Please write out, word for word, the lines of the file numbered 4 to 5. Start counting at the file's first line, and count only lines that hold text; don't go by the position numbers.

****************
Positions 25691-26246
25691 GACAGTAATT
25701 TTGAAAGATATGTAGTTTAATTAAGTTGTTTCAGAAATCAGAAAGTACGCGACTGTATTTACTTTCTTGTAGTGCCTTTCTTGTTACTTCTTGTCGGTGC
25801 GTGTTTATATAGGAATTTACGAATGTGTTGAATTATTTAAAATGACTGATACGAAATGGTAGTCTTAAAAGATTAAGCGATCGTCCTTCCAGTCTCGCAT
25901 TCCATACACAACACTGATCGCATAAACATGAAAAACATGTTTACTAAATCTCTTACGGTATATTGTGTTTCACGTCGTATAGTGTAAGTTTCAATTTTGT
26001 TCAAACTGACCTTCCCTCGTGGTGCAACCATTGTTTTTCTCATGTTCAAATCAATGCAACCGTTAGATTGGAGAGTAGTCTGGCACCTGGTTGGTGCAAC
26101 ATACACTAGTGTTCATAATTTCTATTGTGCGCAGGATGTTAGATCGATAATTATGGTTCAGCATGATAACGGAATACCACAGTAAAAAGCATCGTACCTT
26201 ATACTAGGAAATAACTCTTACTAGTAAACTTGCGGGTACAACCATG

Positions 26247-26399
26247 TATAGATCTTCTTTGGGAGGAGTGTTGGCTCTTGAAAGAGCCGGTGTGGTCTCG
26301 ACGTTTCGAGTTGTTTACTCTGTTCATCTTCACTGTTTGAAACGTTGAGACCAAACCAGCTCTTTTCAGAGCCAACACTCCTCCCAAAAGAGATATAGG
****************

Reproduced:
25801 GTGTTTATATAGGAATTTACGAATGTGTTGAATTATTTAAAATGACTGATACGAAATGGTAGTCTTAAAAGATTAAGCGATCGTCCTTCCAGTCTCGCAT
25901 TCCATACACAACACTGATCGCATAAACATGAAAAACATGTTTACTAAATCTCTTACGGTATATTGTGTTTCACGTCGTATAGTGTAAGTTTCAATTTTGT